Is It Possible for Minors Under 18 to Undergo Rhinoplasty?
3 December 2019 onur
Rhinoplasty (nose job) is one of the most commonly performed plastic surgery operations in young individuals under the age of 18. But just like your mom says 😊, everyone else getting it doesn’t make it the right choice for you. So what are the factors determining whether a young person under 18 is an eligible candidate for rhinoplasty?
The key reason why plastic surgeries are rarely performed in pre-adult age groups is that the body is still developing physically during these years. Planning of premature plastic surgery may predict poor long-term results. For instance, we never place breast implants on a young girl whose breast development has not been completed yet.
However, the situation is slightly different in rhinoplasty because the nose reaches full maturity years before the rest of the body. Typically around the age of 15 or 16, the nose reaches a significant percentage of its size in adulthood. The exact age will vary depending on multiple factors, but an experienced rhinoplasty specialist should be able to give you a definitive answer during consultation.
When rhinoplasty is performed during the growth phase, it can stop the growth of the nose. Growth arrest is a major problem particularly in male patients. Accordingly, the development of facial bones in men continues actively until the age of 24-25 under the effect of testosterones. While the nose of a male patient at age 15 is normal in size for his face as of that age, it may be smaller in proportion to the face in the picture that comes up when the other bones of the face have grown but the nose has not grown at age 25. Small noses create a feminine expression and are not much preferred by men. Therefore, in male patients under the age of 18, surgery may be an option only if the nose is too large in terms of volume, even for an average adult male face. The common feature for all young male patients aged 15-16, whom we operated under the consent of their parents, was that they already had very large noses.
The situation is a little different for girls under the age of 18, because even if the nose development stops due to surgery and they have a small nose in the future, a “small nose” is a feature that many women dream of and desire. We want the development of the nose to hit the mark in girls as well, but the limits are a little more flexible than those in boys.
Permanence of surgical results
Although it is accepted that nose development generally stops after rhinoplasty, such an arrest does not occur in every individual and in every surgical technique in a similar and symmetrical way. For instance, nasal bones may continue to grow after surgeries that only interfere with nasal cartilage. A 15-year-old patient whose nasal tip cartilage was thinned by tip rhinoplasty (nasal tip surgery) may come back at the age of 20 and say, “After the operation, an arch developed on my nose, but I did not have such a problem before the operation”. What happens here is simply that the parts of the nose that are not tampered with during surgery continue to grow naturally. Sometimes after the surgery, one of the nasal bones may grow a little more than the other, and this may lead to irregularities on the nasal ridge as well as deviation in the nose. Briefly, after surgical operations performed at an early age, the nose may not “remain as it was done”. In order to prevent this, when operating adolescent patients, I prefer total roof dissections in which all growth centers are treated equally, rather than limited dissections. By the way, “dissection” means the surgical separation of tissues from each other.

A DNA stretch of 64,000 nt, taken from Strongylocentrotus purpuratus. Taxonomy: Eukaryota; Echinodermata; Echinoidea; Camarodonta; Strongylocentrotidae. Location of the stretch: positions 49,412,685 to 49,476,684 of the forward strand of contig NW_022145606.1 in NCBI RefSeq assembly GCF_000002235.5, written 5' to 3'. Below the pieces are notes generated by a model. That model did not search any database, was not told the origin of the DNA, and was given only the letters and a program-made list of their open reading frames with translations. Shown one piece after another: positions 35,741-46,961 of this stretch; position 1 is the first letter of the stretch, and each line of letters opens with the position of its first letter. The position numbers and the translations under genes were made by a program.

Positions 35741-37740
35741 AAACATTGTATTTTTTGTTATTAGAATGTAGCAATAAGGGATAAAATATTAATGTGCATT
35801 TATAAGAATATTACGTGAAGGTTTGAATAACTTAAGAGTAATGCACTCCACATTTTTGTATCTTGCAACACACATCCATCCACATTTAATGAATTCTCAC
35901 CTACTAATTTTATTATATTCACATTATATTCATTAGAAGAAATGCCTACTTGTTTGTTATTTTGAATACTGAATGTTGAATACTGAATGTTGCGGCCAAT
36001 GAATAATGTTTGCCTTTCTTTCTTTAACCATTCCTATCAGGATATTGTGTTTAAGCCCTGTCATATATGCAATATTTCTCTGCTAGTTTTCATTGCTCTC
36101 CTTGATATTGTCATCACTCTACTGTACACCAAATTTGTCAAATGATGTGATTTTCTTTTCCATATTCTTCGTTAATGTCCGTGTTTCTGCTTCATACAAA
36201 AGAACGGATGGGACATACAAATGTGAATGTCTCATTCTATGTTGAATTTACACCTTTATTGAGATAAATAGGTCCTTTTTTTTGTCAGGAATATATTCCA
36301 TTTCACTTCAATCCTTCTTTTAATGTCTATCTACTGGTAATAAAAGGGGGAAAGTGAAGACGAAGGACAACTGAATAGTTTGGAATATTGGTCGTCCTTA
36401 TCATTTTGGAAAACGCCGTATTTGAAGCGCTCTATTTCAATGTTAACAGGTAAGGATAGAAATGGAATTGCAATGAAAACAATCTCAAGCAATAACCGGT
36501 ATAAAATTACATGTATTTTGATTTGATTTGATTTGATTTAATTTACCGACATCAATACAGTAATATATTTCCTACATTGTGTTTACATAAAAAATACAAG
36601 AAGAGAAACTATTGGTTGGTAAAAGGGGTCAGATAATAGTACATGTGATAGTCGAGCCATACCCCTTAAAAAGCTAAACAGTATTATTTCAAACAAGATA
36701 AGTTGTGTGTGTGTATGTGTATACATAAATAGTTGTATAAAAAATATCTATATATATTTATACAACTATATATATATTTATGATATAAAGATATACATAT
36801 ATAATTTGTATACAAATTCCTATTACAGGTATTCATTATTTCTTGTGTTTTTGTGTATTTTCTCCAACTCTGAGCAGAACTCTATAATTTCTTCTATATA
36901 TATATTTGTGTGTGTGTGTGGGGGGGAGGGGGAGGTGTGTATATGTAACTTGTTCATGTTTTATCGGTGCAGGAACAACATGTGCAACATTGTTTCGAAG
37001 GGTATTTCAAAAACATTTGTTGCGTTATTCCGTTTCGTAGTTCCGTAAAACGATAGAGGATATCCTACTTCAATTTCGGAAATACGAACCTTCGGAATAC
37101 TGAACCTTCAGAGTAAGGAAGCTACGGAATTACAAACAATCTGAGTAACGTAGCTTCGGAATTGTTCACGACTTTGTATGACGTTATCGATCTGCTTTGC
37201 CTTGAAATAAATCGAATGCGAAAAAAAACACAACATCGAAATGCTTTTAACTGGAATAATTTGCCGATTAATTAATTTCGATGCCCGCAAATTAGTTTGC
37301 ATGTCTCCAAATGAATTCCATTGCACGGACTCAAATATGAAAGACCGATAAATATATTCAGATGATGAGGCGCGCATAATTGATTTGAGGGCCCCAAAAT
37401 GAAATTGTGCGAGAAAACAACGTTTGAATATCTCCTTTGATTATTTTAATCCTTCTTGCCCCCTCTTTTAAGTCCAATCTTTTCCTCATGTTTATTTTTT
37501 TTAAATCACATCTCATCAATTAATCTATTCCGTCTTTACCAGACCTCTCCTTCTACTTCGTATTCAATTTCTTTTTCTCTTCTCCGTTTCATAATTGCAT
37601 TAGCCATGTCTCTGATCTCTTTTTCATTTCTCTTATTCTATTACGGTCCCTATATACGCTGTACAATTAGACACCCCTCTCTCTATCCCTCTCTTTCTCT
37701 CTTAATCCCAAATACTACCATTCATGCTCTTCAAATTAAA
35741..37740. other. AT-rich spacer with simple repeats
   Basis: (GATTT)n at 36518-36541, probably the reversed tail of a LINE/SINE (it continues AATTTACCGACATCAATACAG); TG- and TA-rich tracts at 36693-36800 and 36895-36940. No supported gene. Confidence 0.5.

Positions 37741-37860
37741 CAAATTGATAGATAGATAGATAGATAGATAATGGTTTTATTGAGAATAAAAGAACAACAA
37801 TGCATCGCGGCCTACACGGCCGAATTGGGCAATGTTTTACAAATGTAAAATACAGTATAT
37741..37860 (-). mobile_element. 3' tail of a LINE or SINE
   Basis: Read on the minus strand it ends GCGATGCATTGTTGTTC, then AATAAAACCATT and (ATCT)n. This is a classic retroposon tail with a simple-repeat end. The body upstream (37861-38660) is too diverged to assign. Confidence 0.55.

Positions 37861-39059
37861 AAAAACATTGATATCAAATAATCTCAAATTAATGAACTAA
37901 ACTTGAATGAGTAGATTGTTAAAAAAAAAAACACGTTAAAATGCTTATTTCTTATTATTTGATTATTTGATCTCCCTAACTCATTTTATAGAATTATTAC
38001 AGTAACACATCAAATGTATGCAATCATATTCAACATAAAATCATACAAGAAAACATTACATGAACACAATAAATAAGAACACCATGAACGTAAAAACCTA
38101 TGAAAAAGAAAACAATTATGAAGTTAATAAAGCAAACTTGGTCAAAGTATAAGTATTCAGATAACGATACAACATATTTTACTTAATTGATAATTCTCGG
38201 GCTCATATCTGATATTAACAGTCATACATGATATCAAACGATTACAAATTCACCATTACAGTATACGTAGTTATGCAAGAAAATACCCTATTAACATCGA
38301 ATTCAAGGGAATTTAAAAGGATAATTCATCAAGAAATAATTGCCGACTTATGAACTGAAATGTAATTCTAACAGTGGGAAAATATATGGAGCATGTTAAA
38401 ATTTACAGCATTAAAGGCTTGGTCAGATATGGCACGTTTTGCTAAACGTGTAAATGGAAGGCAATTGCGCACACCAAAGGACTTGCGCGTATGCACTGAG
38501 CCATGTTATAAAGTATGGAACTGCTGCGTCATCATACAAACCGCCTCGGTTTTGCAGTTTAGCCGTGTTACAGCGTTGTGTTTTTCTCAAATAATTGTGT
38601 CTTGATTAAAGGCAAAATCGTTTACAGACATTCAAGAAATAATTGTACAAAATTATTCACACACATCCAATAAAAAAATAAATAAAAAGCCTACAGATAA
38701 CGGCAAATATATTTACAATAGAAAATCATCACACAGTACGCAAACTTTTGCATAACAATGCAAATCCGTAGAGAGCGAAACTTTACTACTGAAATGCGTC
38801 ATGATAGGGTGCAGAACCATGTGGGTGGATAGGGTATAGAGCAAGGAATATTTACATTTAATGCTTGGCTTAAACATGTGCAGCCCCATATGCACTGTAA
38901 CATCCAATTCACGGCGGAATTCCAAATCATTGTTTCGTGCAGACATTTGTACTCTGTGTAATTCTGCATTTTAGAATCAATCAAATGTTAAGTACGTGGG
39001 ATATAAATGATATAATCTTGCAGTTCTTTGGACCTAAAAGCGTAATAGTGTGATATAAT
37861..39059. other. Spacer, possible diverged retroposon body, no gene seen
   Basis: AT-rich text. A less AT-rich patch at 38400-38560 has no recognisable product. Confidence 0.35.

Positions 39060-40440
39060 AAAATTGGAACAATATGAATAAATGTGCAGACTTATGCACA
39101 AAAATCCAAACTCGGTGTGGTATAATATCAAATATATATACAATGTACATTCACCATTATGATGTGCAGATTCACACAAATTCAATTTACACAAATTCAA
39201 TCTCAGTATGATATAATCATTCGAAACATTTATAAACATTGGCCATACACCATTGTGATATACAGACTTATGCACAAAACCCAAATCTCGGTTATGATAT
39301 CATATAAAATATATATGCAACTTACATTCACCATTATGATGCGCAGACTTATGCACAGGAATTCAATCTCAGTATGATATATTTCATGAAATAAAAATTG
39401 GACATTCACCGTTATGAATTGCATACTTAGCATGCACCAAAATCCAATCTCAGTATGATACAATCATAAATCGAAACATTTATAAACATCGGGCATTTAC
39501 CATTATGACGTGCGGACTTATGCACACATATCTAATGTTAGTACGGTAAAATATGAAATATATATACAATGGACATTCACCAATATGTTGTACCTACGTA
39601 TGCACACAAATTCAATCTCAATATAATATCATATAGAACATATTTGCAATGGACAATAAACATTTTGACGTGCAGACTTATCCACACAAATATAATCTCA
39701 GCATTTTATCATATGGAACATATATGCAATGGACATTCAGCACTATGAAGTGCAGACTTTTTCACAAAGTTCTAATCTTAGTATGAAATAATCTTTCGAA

Impact on sports / academic success
Respiratory problems due to a nasal trauma may affect individuals engaged in sports/activities that require high performance at a young age. In cases where functional problems in the nose affect sleep quality, school success, daily concentration, sports performance, or where they trigger septum-induced headaches or recurrent sinusitis episodes, rhinoplasty may become a medical necessity rather than an arbitrary aesthetic procedure. In such cases, surgery is possible at earlier ages.
Deformities caused by a serious accident and trauma may need to be treated at an early age. Some deviations in the nose will not improve as age progresses, and on the contrary, they will make the patient’s life increasingly difficult. In such cases, as there is no use in waiting, the required medical intervention can be performed at an earlier age.
Besides physical maturity, there is also the question of emotional maturity to consider. Rhinoplasty is a permanent change in the physical appearance of a young individual. After the operation, it is not possible to say, “I’m bored with this model. I’ll switch to another.” An emotionally-mature adolescent who knows what they are doing can accept permanent changes in their body in an adult-like manner.
My advice for parents is that they make sure their child has realistic expectations about rhinoplasty and is also physically and emotionally stable. Although rhinoplasty can have a positive effect on the adolescent’s body image, the new nose will not improve, for example, a bad emotional relationship.
Particularly in a high school environment, young individuals may be exposed to cruel criticism and cynical attitudes by their friends. It is imperative that young individuals to undergo rhinoplasty are able to receive negative or positive feedback from their social environment maturely and have reached a level of maturity to construct their self-concept independently from the opinions of other individuals.